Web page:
The Americans with Disability Act is like a huge rubber band that requires employer and employee to be flexible in accommodating a disabled employee's disability. So these cases can be hard to predict. But one central element of these claims is that that the employer does not have to accommodate the employee if he cannot perform an essential function of the job even with an accommodation.
The case is Snowden v. Columbia University, a summary order decided on April 16. In these cases, we ask what were the essential functions of the job. For Snowden, it was sorting, filing, bending, reaching and stooping. (The decision does not tell us this, but my guess is that plaintiff was a file clerk). A plethora of factors helps the courts determine what is an "essential function," including the employer's judgment, written job descriptions, the amount of time plaintiff spent performing the function, etc., etc., etc.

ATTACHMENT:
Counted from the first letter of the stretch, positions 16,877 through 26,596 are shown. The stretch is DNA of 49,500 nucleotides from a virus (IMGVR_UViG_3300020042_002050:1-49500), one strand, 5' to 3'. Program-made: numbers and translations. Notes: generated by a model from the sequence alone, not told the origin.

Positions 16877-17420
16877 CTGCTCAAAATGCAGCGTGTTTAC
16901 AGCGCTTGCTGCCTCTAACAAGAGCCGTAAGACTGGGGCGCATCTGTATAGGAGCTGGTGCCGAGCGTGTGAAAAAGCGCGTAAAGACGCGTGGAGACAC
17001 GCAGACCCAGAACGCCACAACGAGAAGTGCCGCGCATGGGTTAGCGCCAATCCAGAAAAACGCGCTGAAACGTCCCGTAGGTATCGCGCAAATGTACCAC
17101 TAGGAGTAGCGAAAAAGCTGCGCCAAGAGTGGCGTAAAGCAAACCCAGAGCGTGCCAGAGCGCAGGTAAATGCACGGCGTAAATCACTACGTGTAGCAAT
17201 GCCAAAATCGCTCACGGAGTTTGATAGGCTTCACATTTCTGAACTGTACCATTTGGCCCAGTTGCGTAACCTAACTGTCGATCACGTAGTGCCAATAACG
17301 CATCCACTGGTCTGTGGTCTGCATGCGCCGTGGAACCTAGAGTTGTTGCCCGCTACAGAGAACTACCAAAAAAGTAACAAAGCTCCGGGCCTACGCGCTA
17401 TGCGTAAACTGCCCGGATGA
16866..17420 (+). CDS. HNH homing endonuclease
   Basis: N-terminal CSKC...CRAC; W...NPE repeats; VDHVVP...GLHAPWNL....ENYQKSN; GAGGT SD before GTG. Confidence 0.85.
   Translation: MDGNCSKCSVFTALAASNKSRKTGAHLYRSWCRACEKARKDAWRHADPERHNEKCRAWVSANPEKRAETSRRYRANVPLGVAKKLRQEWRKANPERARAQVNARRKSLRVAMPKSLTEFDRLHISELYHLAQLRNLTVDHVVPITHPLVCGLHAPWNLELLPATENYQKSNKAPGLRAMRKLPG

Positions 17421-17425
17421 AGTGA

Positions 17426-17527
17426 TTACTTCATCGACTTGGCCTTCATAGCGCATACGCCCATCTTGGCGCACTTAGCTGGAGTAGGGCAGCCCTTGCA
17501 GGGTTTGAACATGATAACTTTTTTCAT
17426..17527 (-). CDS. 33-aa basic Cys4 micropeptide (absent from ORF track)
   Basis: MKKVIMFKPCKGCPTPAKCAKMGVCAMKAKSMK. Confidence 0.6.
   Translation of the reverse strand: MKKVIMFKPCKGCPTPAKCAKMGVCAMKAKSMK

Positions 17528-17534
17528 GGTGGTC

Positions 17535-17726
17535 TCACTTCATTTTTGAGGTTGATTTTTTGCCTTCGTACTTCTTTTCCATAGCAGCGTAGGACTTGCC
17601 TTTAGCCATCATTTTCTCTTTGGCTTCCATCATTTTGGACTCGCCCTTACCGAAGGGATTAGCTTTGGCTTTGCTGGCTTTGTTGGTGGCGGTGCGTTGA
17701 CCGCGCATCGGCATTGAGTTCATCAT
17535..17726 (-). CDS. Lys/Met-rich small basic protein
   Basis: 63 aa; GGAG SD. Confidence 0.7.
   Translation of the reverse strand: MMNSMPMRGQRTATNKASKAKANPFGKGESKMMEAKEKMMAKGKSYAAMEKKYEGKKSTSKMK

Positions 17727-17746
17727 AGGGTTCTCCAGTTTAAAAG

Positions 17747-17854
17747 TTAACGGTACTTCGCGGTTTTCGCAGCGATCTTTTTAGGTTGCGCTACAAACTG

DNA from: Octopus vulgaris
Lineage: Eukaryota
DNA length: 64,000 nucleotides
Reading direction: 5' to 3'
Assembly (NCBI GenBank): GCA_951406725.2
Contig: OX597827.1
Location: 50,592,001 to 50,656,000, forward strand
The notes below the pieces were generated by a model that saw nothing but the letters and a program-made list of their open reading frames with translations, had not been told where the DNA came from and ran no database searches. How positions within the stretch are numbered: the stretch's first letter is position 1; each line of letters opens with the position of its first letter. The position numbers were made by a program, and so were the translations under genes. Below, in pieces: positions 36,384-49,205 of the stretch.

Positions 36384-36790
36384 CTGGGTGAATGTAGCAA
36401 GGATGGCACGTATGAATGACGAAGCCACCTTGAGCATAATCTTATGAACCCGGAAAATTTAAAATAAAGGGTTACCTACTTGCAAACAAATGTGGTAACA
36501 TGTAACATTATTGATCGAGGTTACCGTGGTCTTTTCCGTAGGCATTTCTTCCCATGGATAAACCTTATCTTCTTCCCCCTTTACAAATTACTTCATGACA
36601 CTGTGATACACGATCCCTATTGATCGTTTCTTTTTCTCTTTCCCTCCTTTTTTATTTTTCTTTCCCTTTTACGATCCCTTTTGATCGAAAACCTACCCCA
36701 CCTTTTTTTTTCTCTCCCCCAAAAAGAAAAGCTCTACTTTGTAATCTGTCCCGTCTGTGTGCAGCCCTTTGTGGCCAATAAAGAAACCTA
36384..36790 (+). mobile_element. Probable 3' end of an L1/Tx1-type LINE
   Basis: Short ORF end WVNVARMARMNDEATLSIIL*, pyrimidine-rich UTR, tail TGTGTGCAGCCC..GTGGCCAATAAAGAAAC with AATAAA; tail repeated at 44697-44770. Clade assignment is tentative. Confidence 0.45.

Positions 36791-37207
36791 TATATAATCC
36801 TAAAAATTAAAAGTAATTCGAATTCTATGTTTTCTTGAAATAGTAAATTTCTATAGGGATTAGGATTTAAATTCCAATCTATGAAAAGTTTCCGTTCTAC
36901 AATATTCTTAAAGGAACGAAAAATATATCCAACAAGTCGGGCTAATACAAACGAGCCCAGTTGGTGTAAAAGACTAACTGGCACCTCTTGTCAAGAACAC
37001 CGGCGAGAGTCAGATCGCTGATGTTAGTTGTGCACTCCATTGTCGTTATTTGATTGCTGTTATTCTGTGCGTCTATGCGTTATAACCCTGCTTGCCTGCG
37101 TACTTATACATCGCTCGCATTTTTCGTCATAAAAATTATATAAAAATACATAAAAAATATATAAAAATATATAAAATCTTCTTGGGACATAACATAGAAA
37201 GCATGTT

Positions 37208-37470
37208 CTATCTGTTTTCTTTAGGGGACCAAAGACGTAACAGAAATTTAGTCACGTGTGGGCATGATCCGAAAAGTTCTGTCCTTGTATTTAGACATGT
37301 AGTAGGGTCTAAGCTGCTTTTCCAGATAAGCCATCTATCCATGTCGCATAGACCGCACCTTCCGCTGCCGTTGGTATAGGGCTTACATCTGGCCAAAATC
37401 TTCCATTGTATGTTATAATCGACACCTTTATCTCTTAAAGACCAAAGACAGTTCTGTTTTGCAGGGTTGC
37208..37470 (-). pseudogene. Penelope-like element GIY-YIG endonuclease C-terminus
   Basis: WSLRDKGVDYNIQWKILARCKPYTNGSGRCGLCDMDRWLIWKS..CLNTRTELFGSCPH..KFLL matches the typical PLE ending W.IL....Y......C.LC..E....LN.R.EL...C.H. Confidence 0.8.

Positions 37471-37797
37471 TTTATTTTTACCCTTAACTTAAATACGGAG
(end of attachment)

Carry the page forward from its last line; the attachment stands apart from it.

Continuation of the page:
The case was dismissed on summary judgment. The Court of Appeals (Walker, Calabresi and Raggi) affirms. Plaintiff argued on appeal that the parties had vigorously contested the essential functions of her position in the district court. In particular, she says the jury must decide if lifting heavy boxes was an essential function. The Second Circuit disagrees, citing plaintiff's deposition testimony and Rule 56.1 statements, in which he made certain admissions that support the employer's position.
This reminds me of a practice tip when handling cases in the Second Circuit on appeal from summary judgment. In preparing for oral argument, take a look at the Rule 56.1 statement. District judges of course review them in deciding what facts are material. The Court of Appeals does also. Fifteen years ago I argued an appeal without double-checking the Rule 56.1 statement. One of the judges asked me about a fact that plaintiff had admitted in that document. My response was not exactly Clarence Darrow. In preparing for argument, I have checked the Rule 56.1 statements ever since.